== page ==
This set of ever changing characters was originally published in Germany circa 1890. This version was printed in England and published and distributed by TOBAR LIMITED, Harleston, Norfolk IP20 0PJ. The internal pages are cut into strips so that many combinations of characters can be made.

This once popular toy is a flexible metal spring that can be persuaded to walk down a flight of stairs, merely by starting it off on the top stair. This example is a Merit product by J & L Randall Ltd. Made in England. British Patent No. 630702. U.S. Patent No. 2415012.

This large safety pin opens and closes like any safety pin. No doubt it was purchased with some joke in mind, the details of which don’t survive.

The ball is made out of glass and has a ground and polished flat base. Once the possession of Cambridge magician Claude Perry.

The case opens up to a length of 1590mm revealing four layers for holding samples. Originally first half of the 20th century, it was fitted with internal partitions circa 1970. This sample case was found in a Davenport store. It was fitted with white cardboard partitions to hold part of John Davenport’s collection of wire disentanglement puzzles.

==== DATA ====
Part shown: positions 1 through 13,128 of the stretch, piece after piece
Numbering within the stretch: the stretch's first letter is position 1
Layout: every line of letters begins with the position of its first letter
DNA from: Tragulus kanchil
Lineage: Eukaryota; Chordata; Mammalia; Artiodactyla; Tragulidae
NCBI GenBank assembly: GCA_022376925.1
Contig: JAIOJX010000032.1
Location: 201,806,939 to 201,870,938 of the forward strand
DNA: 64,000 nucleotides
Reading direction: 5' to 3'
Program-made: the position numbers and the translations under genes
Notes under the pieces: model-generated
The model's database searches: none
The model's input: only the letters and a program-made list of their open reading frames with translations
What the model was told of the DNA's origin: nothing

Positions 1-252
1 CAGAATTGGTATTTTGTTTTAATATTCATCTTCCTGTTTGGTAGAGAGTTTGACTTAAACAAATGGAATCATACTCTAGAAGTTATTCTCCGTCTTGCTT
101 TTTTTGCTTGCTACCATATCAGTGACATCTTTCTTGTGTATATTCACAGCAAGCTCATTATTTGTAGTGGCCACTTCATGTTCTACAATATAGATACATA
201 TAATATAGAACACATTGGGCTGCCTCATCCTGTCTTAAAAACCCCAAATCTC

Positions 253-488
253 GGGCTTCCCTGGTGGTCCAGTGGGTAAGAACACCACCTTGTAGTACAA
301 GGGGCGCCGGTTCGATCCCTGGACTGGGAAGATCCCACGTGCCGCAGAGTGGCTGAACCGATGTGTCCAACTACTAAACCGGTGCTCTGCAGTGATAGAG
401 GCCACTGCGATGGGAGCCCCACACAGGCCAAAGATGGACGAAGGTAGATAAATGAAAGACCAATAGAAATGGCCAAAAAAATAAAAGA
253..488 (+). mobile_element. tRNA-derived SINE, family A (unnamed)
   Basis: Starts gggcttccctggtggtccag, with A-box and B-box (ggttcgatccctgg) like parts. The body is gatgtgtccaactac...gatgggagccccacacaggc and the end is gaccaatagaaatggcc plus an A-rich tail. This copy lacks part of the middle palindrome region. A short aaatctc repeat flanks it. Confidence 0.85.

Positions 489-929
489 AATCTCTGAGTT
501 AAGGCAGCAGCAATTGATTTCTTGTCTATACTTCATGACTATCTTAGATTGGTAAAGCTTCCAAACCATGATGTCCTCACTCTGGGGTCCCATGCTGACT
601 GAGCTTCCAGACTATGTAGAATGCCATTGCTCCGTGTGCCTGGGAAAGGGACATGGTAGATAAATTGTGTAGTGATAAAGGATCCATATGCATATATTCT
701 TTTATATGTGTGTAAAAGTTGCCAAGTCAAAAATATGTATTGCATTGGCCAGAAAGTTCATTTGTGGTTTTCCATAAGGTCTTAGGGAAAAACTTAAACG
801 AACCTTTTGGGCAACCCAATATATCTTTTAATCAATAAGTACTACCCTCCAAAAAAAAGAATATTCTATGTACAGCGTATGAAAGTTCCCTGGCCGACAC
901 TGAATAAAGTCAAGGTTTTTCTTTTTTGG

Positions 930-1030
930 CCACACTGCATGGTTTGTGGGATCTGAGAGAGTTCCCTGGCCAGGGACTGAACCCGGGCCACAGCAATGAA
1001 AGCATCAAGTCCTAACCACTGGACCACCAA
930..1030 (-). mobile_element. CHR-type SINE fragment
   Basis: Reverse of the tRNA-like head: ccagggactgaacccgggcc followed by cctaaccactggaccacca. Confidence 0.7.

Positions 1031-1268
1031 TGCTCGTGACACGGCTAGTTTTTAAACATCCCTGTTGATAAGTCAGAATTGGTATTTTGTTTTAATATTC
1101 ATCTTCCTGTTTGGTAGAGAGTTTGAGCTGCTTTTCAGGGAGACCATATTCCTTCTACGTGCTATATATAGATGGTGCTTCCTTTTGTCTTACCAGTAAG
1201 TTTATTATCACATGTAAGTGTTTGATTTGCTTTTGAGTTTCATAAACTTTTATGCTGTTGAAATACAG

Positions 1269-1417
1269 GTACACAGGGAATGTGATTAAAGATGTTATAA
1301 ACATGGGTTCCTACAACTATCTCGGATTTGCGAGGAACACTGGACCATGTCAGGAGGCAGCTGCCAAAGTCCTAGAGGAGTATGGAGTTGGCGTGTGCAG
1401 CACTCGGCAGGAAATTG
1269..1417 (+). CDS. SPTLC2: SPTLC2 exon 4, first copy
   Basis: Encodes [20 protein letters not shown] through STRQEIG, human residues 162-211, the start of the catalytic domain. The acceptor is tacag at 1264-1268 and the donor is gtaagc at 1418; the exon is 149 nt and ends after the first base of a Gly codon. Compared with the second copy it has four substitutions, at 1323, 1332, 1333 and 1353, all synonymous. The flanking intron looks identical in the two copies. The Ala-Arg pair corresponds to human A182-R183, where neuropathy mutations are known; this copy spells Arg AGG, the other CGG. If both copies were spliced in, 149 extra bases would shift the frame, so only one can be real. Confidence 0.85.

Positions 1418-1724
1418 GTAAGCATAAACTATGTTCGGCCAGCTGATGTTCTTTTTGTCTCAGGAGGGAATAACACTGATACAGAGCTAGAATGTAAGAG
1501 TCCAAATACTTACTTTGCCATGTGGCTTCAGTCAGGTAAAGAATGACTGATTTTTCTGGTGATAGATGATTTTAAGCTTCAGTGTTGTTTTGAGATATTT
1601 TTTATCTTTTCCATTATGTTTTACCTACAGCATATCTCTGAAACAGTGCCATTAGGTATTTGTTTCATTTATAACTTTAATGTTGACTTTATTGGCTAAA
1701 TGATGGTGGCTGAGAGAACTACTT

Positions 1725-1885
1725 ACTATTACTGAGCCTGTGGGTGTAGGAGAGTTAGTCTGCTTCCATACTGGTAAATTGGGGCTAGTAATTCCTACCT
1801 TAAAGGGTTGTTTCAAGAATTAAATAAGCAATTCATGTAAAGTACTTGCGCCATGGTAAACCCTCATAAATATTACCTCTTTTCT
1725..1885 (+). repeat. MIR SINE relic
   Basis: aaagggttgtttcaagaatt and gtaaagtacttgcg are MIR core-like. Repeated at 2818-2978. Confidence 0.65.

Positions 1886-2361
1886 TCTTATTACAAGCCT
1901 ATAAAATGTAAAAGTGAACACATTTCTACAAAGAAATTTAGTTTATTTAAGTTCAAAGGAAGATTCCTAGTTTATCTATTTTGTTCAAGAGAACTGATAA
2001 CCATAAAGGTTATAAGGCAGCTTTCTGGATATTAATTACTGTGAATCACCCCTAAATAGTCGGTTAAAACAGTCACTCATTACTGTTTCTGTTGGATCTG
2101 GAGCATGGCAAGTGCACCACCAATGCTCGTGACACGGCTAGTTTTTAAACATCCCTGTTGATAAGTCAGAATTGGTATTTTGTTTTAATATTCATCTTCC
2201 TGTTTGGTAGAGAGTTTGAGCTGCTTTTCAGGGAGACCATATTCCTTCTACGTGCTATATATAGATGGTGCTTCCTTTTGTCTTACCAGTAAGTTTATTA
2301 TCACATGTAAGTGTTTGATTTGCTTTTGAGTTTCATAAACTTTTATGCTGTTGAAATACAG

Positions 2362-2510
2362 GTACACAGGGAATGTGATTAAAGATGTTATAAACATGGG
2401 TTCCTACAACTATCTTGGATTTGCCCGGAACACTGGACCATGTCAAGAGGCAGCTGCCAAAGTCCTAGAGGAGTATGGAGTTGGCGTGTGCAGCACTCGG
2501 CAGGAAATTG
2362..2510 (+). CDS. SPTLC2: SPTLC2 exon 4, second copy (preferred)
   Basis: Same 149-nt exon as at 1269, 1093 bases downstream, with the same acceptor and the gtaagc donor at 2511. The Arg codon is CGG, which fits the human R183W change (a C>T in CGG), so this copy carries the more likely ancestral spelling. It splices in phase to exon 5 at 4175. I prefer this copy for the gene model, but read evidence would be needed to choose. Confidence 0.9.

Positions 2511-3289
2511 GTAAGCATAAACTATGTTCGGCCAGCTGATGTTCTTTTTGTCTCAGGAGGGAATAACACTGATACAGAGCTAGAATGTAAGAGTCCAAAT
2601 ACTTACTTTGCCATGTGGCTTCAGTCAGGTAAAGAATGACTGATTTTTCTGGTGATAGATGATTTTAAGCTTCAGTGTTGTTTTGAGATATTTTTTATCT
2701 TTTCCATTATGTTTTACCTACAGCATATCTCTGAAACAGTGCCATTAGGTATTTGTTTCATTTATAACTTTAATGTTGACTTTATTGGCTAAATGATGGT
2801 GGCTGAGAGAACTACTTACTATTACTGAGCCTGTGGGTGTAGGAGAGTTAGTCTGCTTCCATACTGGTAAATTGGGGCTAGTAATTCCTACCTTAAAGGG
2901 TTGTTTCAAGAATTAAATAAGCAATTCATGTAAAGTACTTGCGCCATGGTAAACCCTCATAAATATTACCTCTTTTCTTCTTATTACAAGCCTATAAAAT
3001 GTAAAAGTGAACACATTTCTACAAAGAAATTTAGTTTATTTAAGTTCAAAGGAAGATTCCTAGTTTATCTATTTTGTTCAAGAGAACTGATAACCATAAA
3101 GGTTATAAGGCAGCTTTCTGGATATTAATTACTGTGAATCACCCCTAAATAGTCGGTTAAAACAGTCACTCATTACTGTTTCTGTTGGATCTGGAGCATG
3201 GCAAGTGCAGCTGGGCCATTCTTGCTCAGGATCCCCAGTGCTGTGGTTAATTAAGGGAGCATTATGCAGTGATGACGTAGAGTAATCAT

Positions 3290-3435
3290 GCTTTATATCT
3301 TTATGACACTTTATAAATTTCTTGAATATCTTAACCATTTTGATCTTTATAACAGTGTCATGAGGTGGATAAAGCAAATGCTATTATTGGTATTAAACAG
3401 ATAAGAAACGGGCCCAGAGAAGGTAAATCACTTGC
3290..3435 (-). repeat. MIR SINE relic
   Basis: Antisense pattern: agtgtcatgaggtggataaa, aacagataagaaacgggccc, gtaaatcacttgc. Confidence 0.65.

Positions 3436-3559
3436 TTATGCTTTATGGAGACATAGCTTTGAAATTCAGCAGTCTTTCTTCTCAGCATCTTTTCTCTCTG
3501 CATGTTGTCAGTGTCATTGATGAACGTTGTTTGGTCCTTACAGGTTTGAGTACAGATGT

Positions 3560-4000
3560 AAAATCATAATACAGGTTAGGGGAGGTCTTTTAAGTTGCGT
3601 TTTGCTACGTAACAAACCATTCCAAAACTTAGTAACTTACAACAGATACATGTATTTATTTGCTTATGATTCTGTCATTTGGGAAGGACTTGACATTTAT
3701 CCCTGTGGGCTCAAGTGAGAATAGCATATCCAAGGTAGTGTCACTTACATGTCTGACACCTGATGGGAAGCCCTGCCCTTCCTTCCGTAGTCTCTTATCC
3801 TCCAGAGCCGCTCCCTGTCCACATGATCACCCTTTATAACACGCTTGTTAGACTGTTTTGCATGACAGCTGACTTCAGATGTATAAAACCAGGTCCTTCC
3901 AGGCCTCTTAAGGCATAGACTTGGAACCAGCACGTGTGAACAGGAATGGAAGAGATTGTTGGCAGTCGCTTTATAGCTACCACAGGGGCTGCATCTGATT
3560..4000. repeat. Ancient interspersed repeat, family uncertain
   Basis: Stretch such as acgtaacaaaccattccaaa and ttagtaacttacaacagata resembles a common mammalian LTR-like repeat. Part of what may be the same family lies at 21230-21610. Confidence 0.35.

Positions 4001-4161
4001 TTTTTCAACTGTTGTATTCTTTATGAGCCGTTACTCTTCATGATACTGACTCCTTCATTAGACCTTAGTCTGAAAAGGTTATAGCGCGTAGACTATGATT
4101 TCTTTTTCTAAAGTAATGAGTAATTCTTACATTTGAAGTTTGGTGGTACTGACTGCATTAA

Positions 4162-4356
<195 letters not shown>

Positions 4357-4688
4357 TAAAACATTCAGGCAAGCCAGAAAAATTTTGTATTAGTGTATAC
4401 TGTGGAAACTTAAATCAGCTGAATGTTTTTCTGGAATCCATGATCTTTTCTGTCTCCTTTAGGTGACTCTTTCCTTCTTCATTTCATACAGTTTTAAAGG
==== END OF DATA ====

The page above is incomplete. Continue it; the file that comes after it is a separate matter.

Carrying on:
This is an excellent scientific novelty which causes amazement when people see it for the first time, irrespective of whether they are scientifically minded. (The version in the Davenport Collection was made for an American company, hence disk rather than disc.) The base is a slightly concave mirror on which you spin a heavy disk, much like you would spin a coin on its edge. However, unlike a coin, the heavy disk spins for a very long time and, as it slows, the sound it makes changes. There is a real surprise when it stops. There are a number of magnetic pieces with holographic surfaces which can be placed on the flat surface of the disk and which create intriguing light and colour patterns as the disk rotates. According to the box it was invented by Joseph Bendik in the 1980s. Made in Taiwan.